During the cycle there should be no force.  You must be relaxed in each posture and build up an awareness of the body and breath, and adopt a meditative attitude.

Remain relaxed

You should remain as relaxed in each posture as if you were sitting for meditation – all you are doing is trying to be attentive, doing the best in each posture that your body will allow, without any force or tension.  Engage your awareness on which organs, systems, and different parts of the body are being affected by each posture, from the toes to the head.  The process is simply to develop the awareness through scanning the body – THAT is the purpose of maintaining the seven breaths.

Maintain a rhythm

It’s also important to maintain a rhythm when moving from one posture to another – here also, there should be no tension, no force.  Work with the breath, and maintain your rhythm so that you feel your practice can flow.

Stay steady and still

At the end of your practice (according to your capacity), just stay steady and still, adopting a meditative awareness to the prana moving throughout the body, from the toes to head.  In this process you don’t have to visualise anything – you just have to mentally FEEL the different parts of the body – and even if you can’t feel them, just maintain your awareness there.

Progression of your practice

At the beginning of the practice the focus is on the body and the breath:  to FEEL the body, and FEEL the breath in the entrance of the nostrils.  Notice where the breath is coming from – sometimes it comes from the diaphragm, sometimes the chest, and sometimes the abdomen – according to the posture.

Eventually, as you begin to refine your awareness to the breath and your focus becomes deeper, then you can engage the dharana – the concentration – to the different psychic centres (chakras) by mentally identifying which psychic centres are being affected by each posture.

Finally, you bring your awareness to the Third Eye in every posture.  It’s OK if you are unable to do this in the beginning, just continue training your awareness to that place between the eyebrow centre.

Right after this practice, you can just lay on the spine if you have time, and watch your abdomen breathing – inhale and watch the abdomen rise, exhale and watch the abdomen drop back.  Maintain this awareness for 7-11 breaths and then just see the body lying on the ground from the toes to the head.  Then slowly turn to your right side and sit up.  Close your practice by chanting the mantra AUM.


  • Slipped disc or any chronic back problem.
  • Pregnancy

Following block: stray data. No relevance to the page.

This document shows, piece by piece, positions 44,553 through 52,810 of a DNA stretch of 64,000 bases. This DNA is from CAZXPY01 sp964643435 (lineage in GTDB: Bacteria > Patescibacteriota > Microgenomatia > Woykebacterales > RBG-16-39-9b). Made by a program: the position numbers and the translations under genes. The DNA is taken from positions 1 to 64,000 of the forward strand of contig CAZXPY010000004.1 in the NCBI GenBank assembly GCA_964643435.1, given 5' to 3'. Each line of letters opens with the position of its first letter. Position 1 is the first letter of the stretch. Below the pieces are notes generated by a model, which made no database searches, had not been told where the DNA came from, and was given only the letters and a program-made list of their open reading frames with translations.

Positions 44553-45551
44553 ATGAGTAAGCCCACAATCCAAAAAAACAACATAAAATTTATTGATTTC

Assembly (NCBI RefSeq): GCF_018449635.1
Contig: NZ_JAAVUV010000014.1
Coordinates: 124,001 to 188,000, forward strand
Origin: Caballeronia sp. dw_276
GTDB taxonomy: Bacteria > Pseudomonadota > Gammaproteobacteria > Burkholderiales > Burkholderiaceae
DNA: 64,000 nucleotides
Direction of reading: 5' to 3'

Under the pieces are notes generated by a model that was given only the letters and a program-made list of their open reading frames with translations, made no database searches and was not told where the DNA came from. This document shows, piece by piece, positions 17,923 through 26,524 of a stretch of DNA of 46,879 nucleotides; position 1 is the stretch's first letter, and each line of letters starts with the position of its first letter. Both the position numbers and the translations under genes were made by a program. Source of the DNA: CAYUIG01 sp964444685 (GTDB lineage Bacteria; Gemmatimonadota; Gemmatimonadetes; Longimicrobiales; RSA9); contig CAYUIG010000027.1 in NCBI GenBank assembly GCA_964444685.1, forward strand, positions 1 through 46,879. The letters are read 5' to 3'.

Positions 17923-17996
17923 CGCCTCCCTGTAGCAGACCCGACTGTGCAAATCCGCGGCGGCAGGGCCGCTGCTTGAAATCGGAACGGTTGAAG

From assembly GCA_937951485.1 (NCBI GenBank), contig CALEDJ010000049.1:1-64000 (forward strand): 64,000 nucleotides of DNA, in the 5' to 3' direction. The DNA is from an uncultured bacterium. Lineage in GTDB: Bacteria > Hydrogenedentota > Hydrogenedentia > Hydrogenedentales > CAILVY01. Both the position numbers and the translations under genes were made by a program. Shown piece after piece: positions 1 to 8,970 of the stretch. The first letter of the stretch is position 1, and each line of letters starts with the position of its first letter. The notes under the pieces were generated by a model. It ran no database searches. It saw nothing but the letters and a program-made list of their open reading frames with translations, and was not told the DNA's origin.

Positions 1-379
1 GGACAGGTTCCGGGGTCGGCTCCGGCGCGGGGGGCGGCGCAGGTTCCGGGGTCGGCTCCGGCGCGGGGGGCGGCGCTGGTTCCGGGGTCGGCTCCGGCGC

• After any surgery or operation should be undertaken only under the guidance
  • Bladder or kidney stones
  • During menstruation Sarvangasana (shoulder stand) should not be practiced.
  • Practice under guide for advanced high blood pressure treated with ongoing medication.


This practice is for those who have patience, and who are looking for a meditative access in their yoga, or seeking to develop stillness and inner focus.  It is not for those who have a “Look at me!” attitude, but for those who want to look within.  The practice is just a means so that your awareness can be trained, and your mind and body can be prepared for being redirected towards its source through developing inner focus.


 This sequence is the best because:

  1. It is simple
  2. It affects all organs of the body
  3. It affects all the muscles and joints of the body
  4. It engages and exercises the mind with the body
  5. It’s a very powerful method of detoxifying your system, so if it is done regularly it helps to eliminate waste and impurities of the body through sweat, urine and stool. It also detoxifies your mind by bringing your mind from different dissipated thoughts into the present moment.  This helps the mind to experience its peace and harmony, and develop your mental strength.

All of these benefits will be experienced if you maintain the awareness – you engaging yourself in the practice, not just physically but also bringing the mind there by feeling the body, feeling the breath, and eventually the psychic centres.

There are many different sets of yoga practices, but here at the Vedic Yoga Centre Rishikesh we try to simplify the process so that you can bring your yoga into everyday living – then you can take the attitude of maintaining your awareness and meditative state from your mat into your daily activities.  They are definitely going to give you physical, mental harmony to be spontaneous during your day and perform your duties and responsibilities attentively and efficiently.

But you don’t have to believe what we say:  try it for yourself and see the results.